3. 3. relation of TGHDB a tuple with information about the high level of expressiveness of the event language makes diagnosis of Dr. Davis for that patient. it suitable for many types of multidatabase systems. A simple or primitive event SE in a database DB, which we 3. Distributed ECA Rule Language denote as DB.SE, can be either a database or a time event. A time event can be an absolute, a relevant or a periodic The ECA rules have the following general form: time event. A database event is one of the following four R: when <event>, types of primitive database operations: retrieve, update, [if <condition >,] insert, and delete. A composite event is an expression that then <action> is formed by applying the operators of an event algebra on where the brackets denote an optional part. Many ECA simple or composite events. An event instance is an rule languages have been proposed in the previous decade occurrence in time of the respective event. Generally, an for centralized environments. Most of them involved event instance starts at a time point ts and ends at a time event, condition and action languages that provided only point te. Our convention is that an event instance is instant basic operators. However, there are some rich event and occurs at the time point te. languages in the literature [ZU99]. The main goal in The event algebra that we propose for a multidatabase proposing a rule language for a multidatabase system is shown in the table of Figure 2. The general form environment is to provide clear semantics specifically of an operator is OpTypeti, where OpType is the type of adapted to the distributed nature of such a system, so that operator and ti is the time interval within which an they are able to express events, conditions and actions on instance of the composite event specified by the operator more than one databases and that will allow distributed should be completed. More specifically, for every evaluation of rules. Also, such a rule language should be instance of a composite event, the earliest simple event rich enough in order to be suitable for a variety of instance and the latest one should have a time distance multidatabase systems, and furthermore, for p2p database equal or shorter than the time interval denoted by the systems. As far as we know value of ti. The ti parameter of the operators is the main difference between our event algebra and the ones used Figure 2: Event Operators for the declaration of composite events in centralized there are no rule languages for distributed database database environments. The time interval of an operator systems suitable for distributed evaluation. Moreover, the provides reference time points (either relative or absolute) existing ones for centralized environments offer event that allow the performance of partial asynchronous languages with semantics that cannot be used for partial distributed evaluations in several sites, which produce and asynchronous evaluations of composite events. partial results (i.e. event instances) that could be used for In the rest of this section we define the languages that the detection of an event instance of a global rule. we use in order to declare each one of the three ECA Let CE(t) denote a composite event instance occurring parts, namely event, condition, and action. at the time point t. Also, let E denote an event expression (either simple or composite). Then the following defines 3.1 Event Language the event operators of our language (See Figure 2). The event language that we propose provides a set of 1. Conjunction: ∧ operators with clear semantics for a multidatabase CE(t) = (E1 ∧ ti E2)(t):= E1(t1) AND E2(t2), where t2 = t environment. These semantics allow the construction of a if t1 ≤ t 2 , or t1 = t if t2 < t1, and t1, t2 ∈ ti. Thus, the wide variety of composite events. We believe that the 3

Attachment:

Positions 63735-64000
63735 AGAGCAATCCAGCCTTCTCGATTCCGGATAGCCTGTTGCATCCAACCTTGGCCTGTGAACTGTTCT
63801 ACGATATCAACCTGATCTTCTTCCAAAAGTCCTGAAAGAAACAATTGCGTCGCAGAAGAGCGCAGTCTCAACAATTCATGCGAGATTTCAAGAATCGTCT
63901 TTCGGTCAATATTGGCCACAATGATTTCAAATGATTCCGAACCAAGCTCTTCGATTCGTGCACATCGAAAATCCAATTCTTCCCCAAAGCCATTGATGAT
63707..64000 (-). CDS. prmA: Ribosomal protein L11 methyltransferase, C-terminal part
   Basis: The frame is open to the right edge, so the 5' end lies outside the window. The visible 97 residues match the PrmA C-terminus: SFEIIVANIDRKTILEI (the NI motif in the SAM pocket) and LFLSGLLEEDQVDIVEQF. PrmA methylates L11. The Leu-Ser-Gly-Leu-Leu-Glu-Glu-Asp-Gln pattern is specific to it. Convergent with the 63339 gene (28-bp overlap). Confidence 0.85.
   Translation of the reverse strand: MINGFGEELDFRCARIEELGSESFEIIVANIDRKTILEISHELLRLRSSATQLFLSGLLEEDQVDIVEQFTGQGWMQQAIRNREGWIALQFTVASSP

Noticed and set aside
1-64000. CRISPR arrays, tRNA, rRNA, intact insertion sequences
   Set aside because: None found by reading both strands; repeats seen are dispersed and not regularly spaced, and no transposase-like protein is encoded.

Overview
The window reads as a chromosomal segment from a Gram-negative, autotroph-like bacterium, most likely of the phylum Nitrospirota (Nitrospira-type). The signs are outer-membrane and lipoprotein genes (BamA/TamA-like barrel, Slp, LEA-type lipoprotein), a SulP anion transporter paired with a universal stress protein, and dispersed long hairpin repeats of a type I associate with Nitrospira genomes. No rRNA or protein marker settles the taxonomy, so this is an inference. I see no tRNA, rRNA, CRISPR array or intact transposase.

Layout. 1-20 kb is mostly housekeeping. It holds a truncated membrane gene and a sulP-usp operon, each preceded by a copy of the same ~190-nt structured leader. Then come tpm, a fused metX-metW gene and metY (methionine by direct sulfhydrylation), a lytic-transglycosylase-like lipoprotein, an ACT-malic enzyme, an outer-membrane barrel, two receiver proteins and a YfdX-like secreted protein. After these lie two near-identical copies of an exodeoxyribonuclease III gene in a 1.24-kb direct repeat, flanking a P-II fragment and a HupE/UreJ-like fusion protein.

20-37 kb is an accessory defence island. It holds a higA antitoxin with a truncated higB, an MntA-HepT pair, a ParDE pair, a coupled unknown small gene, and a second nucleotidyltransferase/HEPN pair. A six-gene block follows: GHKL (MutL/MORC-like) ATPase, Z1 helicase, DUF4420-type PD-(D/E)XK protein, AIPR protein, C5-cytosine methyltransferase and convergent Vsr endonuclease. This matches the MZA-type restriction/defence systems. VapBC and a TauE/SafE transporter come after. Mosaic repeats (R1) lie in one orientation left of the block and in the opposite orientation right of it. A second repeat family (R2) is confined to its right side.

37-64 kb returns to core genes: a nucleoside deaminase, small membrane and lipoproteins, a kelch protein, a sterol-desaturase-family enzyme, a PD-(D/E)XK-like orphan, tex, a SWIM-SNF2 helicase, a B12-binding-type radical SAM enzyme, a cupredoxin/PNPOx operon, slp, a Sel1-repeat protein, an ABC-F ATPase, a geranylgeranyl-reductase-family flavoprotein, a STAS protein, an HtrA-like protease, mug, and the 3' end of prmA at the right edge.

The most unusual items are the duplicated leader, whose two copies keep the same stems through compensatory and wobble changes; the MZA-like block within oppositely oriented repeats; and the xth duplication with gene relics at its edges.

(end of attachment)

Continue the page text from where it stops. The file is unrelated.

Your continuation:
4. 4. conjunction of E1 and E2 given ti means that both E1 and t1, t ∈ ti and m' ≤ m and m' , m ∈ N. Thus, given m’ and ti E2 occur during ti. E occurs at least m’ times during ti. 2. Disjunction: ∨ In the definitions above and the following ones the CE(t) = (E1 ∨ ti E2)(t):= E1(t1) OR E2(t2), where t2 = t symbol N represents the set of natural numbers. if t1 ≤ t 2 or there is no t1, or t1 = t if t2 < t1 or there is no t2, 3.2 Condition Language and t1, t2 ∈ ti. Thus, the disjunction of E1 and E2 given ti means that either E1 or E2, or both E1 and E2 occur The composite condition of the ECA rule is a Boolean during ti. expression using the operators of the Boolean algebra, 3. Negation: ! i.e., AND, OR, and NOT. These operators take as CE(t) = (! ti E)(t):= NOT ( ∃t '∈ ti : E (t ' ) ). Thus, the operands either composite or simple conditions that can negation of E given ti means that E does not occur during involve more than one databases. A simple condition is ti. Also, t is the end point of ti. one of the following: 4. Loose sequence: « 1. a mathematical expression of the form: f(X1, X2, CE(t) = (E1 «ti E2)(t):= E1(t1) AND E2(t), where t1 ≤ t …, Xn) mop Y, where mop (which stands for and t1, t ∈ ti. Thus, loose sequence of E1 and E2 given ti mathematical operator) is either =, ≠, > or <; X1, means that E1 occurs before E2 during ti. X2, …, Xn, Y ∈ ℜ ; n ∈ N; and f is any kind of 5. Strict sequence: > mathematical function. CE(t) = ((E1 « ti E2) > ti (! ti E3))(t):= E1(t1) AND E2(t) 2. a logical expression of the form X == Y or X ≠ AND (NOT E3(t3)), where t1 ≤ t3 ≤ t and t1, t3, t ∈ ti. Thus, Y, where X, Y are strings. the strict sequence of E1 and E2 given ti and E3 means 3. an expression of the form X ∈ {X1, X2,…, Xn}, that E1 occurs before E2 without E3 occurring between where X, X1, X2,…, Xn are strings, or X, X1, X2, them during ti. …, Xn ∈ ℜ . 6. Zero or more occurrences: * The symbol ℜ in the definitions above represents the set CE(t) = (*ti E)(t):= (E(t1) AND E(t2) AND … AND E(tm-1) of real numbers. For all three cases: Xi, for i = 1,..,n, X or AND E(tm)) OR true, where t1 ≤ t 2 ≤ ... ≤ t m −1 ≤ t m and Y are either variables or constants. If they are variables, they take values either directly from parameters of the t m = t and t1, t ∈ ti and 1 ≤ m and m ∈ N. Thus, ‘star’ simple event instances of the event part of the rule or of E given ti means that E either does not occur or occurs indirectly from results of queries that are performed in one or more times during ti. Note that the goal of the * order to evaluate the condition. The definition of such operator, according to the definition above, is not to queries is parametrical and can use parameters from the search for the validity of the expression *tiE, but to keep event part of the rule. track of the instances of the event expression E, if there are any. The role of the ‘star’ operator is associative. It is 3.3. Action Language not used in the declaration of original event expressions, but in the construction of subevents (see Section 4). The composite action of the ECA rule is a conjunction of simple or composite actions. A simple action is of the 7. One or more occurrences: + CE(t) = (+ti E)(t):= E(t1) AND E(t2) AND … AND E(tm-1) form: DBi.(Tr). Here, the expression DBi, for ∀i ∈ N and 1 ≤ i ≤ n , is one of the n-1 databases that are acquainted AND E(tm), where t1 ≤ t 2 ≤ ... ≤ t m −1 ≤ t m and t m = t and to the database on which the rule that contains this t1, t ∈ ti and 1 ≤ m and m ∈ N. Thus, ‘plus’ of E given ti specific action is to be installed. The variable Tr means that E occurs one or more times during ti. comprises the necessary information in order to perform 8. Exact number of occurrences: # the predefined transaction that is actually the simple CE(t) = (m#ti E)(t):= E(t1) AND E(t2) AND …AND E(tm-1) database operation that we want to perform on DBi. T AND E(tm), where t1 ≤ t 2 ≤ ... ≤ t m −1 ≤ t m and t m = t and t1, t ∈ ti and m ∈ N. Thus, given m and ti E occurs 3. 4 A Further Rule Example exactly m times during ti. We present a sample rule (from the health care domain of 9. Maximum number of occurrences: & Section 1) emphasizing on the condition part. Suppose CE(t) = (m’&ti E)(t):= E(t1) AND E(t2) AND…AND E(tm-1) that we want to monitor a specific patient in the hospital AND E(tm), where t1 ≤ t 2 ≤ ... ≤ t m −1 ≤ t m and t m = t and that has 2 or more epileptic crises in a day. If she is taking t1, t ∈ ti and m' ≥ m and m' , m ∈ N. Thus, given m’ and ti a specific drug, <DrugID_value1>, and the dose is more E occurs at most m’ times during ti. than <constant>, if she is not allergic to drug 10.Minimum number of occurrences: $ <DrugID_value2>, then change the medication to the CE(t) = (m’$st E)(t):= E(t1) AND E(t2) AND … AND E(tm-1) latter. We assume that the family doctor of the patient is AND E(tm), where t1 ≤ t 2 ≤ ... ≤ t m −1 ≤ t m and t m = t and Dr. Davis. The corresponding rule is: 4